My own method of working has often come from my curiosity for who and what aspirations exist within the dizzying and baffling terrains of consumer and tourist spaces. In part because I grew up around the tension between the fading of ‘Old Florida’ and the evolving façade of corporate stylised ‘paradise’—often witnessing the behaviours, fashion, and consequences of people orbiting in and around both worlds. I watched as my mother was a travel agent who coordinated people’s dream vacations before the Internet eclipsed her profession. These channels of escape (cruises, casinos, etc) allow people to break with their daily routines in a way that allows them a vacation in reveries and desire. With Purple Domino, this curiosity within the raw space of the casino as a parameter led me most importantly to these women while inside.

My own method of working has often come from my curiosity for who and what aspirations exist within the dizzying and baffling terrains of consumer and tourist spaces

There is a sense of vulnerability in the women you photograph, but they also present a spiritual and at times mythic power. Where does this line blur for you and how do you view the representation of the women in this work?

Their power comes from their full participation in the photographs. Their makeup, jewellery, perfume, and fashion speak to coded choices and presents femininity without its bondage to youth. They are from a time in which they first knew the casino as a glamorous stage—a place in which people performed and participated through fashion, gesture, and pageantry. Here they are performing in the same way. The aspirational atmosphere provides longing with the space to perform as personal theater.

The interiors and landscapes your subjects are placed in are quite surreal. They remind me of Sci-Fi cinema and I’m not sure I can totally place them in any distinct representation of reality. Will you expand upon the influence Science Fiction has on your work and also to the importance of approaching this work with cinematic sensibilities?

I personally gravitate to and have always fallen in love with the details of Sci-Fi movies like TerrorVision, Barbarella, and Vegas in Space. The interesting thing about Sci-Fi to me is that it is a closed system—it operates according to the rules of its own world. The casino is quite like this and there is often another time and space to how it operates. Inside, there are no clocks, strange adornments paired with vertiginous patterns, artificial scents fill the air system, and it is open 24 hours—seemingly infinite. It begins to function at full speed only when one breaks from their own life and immerses themself within the space.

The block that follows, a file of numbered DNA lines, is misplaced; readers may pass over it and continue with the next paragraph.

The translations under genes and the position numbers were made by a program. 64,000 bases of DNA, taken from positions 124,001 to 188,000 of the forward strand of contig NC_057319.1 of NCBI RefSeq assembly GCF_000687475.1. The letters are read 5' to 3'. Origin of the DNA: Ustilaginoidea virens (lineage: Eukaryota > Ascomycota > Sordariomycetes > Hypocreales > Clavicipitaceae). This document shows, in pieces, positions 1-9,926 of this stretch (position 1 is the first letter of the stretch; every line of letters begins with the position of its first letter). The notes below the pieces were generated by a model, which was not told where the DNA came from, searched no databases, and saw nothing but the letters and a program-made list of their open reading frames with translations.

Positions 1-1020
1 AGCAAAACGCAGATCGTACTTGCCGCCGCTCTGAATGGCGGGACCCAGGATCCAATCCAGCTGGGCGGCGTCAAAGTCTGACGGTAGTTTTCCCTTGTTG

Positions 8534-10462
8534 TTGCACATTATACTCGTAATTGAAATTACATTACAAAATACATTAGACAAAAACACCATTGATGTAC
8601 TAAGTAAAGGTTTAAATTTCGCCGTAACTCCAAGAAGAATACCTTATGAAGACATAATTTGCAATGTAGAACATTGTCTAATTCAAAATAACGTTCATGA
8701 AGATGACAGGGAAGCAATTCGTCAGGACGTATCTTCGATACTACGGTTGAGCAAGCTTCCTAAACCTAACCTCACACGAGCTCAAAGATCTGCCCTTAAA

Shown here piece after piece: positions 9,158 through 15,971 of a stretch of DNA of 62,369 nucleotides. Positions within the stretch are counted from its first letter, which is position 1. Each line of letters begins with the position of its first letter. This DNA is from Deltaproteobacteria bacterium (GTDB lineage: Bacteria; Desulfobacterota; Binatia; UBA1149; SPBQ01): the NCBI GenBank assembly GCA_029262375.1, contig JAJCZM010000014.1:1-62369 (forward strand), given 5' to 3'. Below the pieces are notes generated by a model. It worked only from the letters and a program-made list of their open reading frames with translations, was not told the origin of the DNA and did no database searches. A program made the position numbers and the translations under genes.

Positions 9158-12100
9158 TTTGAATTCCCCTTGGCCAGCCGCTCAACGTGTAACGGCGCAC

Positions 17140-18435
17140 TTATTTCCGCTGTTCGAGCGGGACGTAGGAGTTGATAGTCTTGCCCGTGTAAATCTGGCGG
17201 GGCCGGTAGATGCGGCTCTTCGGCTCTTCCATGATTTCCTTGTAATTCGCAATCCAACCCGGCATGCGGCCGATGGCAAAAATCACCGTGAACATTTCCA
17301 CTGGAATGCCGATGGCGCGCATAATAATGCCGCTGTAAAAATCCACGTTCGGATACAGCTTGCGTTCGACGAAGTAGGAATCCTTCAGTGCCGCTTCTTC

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Within photography, the blending of fiction and truth always veers into the ambiguous. On one hand, it’s a weakness of the medium… yet on another it’s what creates such a powerful platform for metaphor. Since your work crosses between video, installation and music, would you elaborate on why you chose photography as a means to approach the concepts present in Purple Domino?

Purple Domino happened in this way photographically as a result of the limitations of these spaces and my explorations within and around. Existing artistically within different casinos and their sister spaces acted as a fantastical set and radical gesture. With my most recent installation of the work, I’m excited about combining the images in a gallery window with a short wave radio transmitter that broadcasts from the window in order to knock out a popular radio station as people drive by. It is as if the women themselves take over the airwaves and force people to look.

Their power comes from their full participation in the photographs. Their makeup, jewellery, perfume, and fashion speak to coded choices and presents femininity without its bondage to youth.

Quickly what comes to mind are: Reno, Nevada; Panther Groupers (strange and beautiful fish!); Liquid Sky and its soundtrack; and one of the most important things to me is the journal my Grandmother left me after she passed away (hidden in a cabinet with my name written on it)—within it stories and memories I had never heard.